Seed potatoes represent just one percent of U.S. potato exports.
It’s a drop in the bucket. No matter. Some players in this tiny niche market are making a splash.
Nearly one-quarter of the 400 acres of seed potatoes Randy Bauscher grows in south-central Idaho are targeted for export.
Most of his foreign customers are small-scale farmers in Latin America who prefer yellow- and white-skinned spuds to the brown-skinned russets popular in the United States. He’s shipped seed to Panama, Uruguay, Nicaragua, Haiti, Sri Lanka and the Dominican Republic.
“The rest of the world is not enamored with the Russet Burbank," Bauscher said.
About 100 acres of his operation is planted to Granola, Cal White and other table-stock varieties earmarked for the export market.
Bauscher has visited nearly 20 countries in the past decade in an effort to develop new markets. Many of the trips have been sponsored by the United States Potato Board’s (USPB) seed export program.
Certified disease-free seed potatoes can be a huge benefit for farmers in developing countries who wrestle with heavy pest and disease pressures, Bauscher said.
Bauscher has set his sights on Africa and Brazil next. One of the largest potato growers in Egypt visited his farm near Rupert, Idaho, in July.
Bauscher’s ability to develop friendships with spud farmers around the world and his willingness to wade through piles of paperwork have made him one of the largest seed potato exporters in the U.S.
The red tape can be daunting.
“It took me about five years to get through all the protocol for Sri Lanka,” he said. His persistence has paid off with increased sales each year.
Exporters must adhere to a set of strict requirements that include securing import permits and phytosanitary certificates.
“The paper work is so arduous,” Bauscher said. “It’s not quick and it’s not easy.”
According to the USDA, seed exports during fiscal year 2012 (July 2011 to June 2012) amounted to 18,499 metric tons, or 1.2 percent of total U.S. potato exports.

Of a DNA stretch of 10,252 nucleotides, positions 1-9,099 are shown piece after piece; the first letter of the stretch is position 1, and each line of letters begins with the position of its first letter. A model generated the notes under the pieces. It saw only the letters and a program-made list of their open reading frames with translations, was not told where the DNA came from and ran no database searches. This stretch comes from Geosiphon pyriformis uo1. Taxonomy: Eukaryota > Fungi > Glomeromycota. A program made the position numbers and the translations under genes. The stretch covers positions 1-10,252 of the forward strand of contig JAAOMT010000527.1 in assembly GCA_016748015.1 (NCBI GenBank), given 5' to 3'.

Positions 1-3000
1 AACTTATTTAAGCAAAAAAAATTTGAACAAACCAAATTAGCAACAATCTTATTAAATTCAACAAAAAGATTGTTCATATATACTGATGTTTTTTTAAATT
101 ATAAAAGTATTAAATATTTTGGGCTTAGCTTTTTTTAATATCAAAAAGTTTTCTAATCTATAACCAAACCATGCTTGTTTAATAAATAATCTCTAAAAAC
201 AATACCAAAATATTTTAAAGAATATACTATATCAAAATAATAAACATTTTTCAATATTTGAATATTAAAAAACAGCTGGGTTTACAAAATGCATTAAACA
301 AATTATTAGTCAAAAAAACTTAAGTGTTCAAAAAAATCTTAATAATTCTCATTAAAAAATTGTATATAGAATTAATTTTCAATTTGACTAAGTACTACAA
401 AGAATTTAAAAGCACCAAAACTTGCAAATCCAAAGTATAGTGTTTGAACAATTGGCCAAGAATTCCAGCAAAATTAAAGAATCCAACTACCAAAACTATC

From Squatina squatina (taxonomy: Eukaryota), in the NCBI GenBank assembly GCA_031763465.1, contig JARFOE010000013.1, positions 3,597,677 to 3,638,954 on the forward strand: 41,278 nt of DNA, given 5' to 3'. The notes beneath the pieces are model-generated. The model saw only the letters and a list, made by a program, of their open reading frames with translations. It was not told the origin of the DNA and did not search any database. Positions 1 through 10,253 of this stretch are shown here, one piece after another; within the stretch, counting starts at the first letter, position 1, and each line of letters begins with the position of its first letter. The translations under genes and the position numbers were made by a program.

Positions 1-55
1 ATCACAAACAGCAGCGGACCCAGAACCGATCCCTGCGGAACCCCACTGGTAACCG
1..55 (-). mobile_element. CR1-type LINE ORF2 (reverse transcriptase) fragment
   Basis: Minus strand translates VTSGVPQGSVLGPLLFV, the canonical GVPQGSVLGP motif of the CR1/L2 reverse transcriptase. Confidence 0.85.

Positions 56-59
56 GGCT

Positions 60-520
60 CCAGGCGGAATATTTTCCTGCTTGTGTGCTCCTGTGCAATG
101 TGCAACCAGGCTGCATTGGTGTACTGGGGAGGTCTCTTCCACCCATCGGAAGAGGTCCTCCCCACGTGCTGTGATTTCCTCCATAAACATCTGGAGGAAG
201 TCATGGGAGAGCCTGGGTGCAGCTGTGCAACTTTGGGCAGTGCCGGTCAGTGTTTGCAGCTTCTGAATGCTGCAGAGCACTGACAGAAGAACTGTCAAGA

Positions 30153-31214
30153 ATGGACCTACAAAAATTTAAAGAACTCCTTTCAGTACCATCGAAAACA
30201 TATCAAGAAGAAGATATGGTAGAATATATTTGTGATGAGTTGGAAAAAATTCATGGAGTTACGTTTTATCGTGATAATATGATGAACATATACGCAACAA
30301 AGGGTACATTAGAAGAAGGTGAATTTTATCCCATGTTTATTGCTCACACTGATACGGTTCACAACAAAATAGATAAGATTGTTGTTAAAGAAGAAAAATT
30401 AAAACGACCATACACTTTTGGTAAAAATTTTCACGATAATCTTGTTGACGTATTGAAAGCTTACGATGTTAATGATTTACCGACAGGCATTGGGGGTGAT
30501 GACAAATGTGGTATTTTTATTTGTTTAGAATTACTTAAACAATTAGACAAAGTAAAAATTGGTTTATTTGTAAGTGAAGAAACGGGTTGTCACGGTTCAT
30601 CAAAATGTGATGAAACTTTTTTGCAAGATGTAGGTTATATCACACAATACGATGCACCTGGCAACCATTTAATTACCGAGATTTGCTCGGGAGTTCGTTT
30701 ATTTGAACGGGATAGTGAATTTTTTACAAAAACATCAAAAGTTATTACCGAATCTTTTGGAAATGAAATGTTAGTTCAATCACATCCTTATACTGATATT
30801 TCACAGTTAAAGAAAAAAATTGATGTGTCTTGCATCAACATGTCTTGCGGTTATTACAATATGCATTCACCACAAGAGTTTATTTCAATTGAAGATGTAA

However, U.S. seed potato export figures are not always reliable. Government trade data often fails to distinguish between seed and fresh potatoes.
“Sometimes seed is classified as fresh and fresh is classified as seed,” said John Toaspern, vice president of international marketing for the USPB.
Based on known sales to USPB’s target markets, Uruguay was the top destination for U.S. seed potatoes last year, with 975 metric tons. Nicaragua purchased 950 metric tons, followed by the Dominican Republic with 725 metric tons.
When the USPB first launched its seed export program some growers worried that it would become too successful and cut into U.S. imports of fresh and process potatoes.
In response, the board adopted a set of rules.
“We’ve tried to make is so that we are not in essence competing against ourselves,” Toaspern says. “For instance, it doesn’t make sense for us to promote processing seed varieties into markets where we are exporting frozen fries.”
Bauscher says the subsistence farmers who buy his seed potatoes pose no threat to the U.S. processing industry.
“Most of the countries that I’m working with are close to the Caribbean and they probably will never have french fry production,” Bauscher said. “Farming there is done with horses and oxen and by hand. They are never going to be a threat that way.”
The U.S. has a tiny share of the international seed market compared with major players such as Canada and the European Union.
The USPB has been trying to open new markets, in Brazil and Egypt.
Officially, the U.S. already has access to Brazil, but no shipments are taking place during an overhaul of Brazil’s seed potato laws.
U.S. seed producers have high hopes for Egypt.
Egyptian growers use modern irrigation practices to produce table-stock spuds for the export market.
“Since they need to import all of their seed potatoes, we feel there is a pretty good opportunity for U.S. seed to make some inroads into that market,” Toaspern said.
Toaspern toured Egypt’s potato production areas with other industry representatives earlier this year.
“There is an older growing region close to the Nile (River). It’s very fertile and the water is pretty close,” Toaspern said.
Farther from the Nile, Egyptian growers are trying to reclaim the desert for additional spud production.
“They’re dropping some really deep wells,” Toaspern said.
Gaining access to the Egyptian market would be huge for U.S. growers. Egypt is one of the biggest importers of seed potatoes in the world. During the 2010-11 marketing year, it imported 124,702 metric tons of seed potatoes from the European Union. Gaining a piece of that market could be just what U.S. potato growers need to become more than a bit player in the seed export game.
By Dave Wilkins Spudman correspondent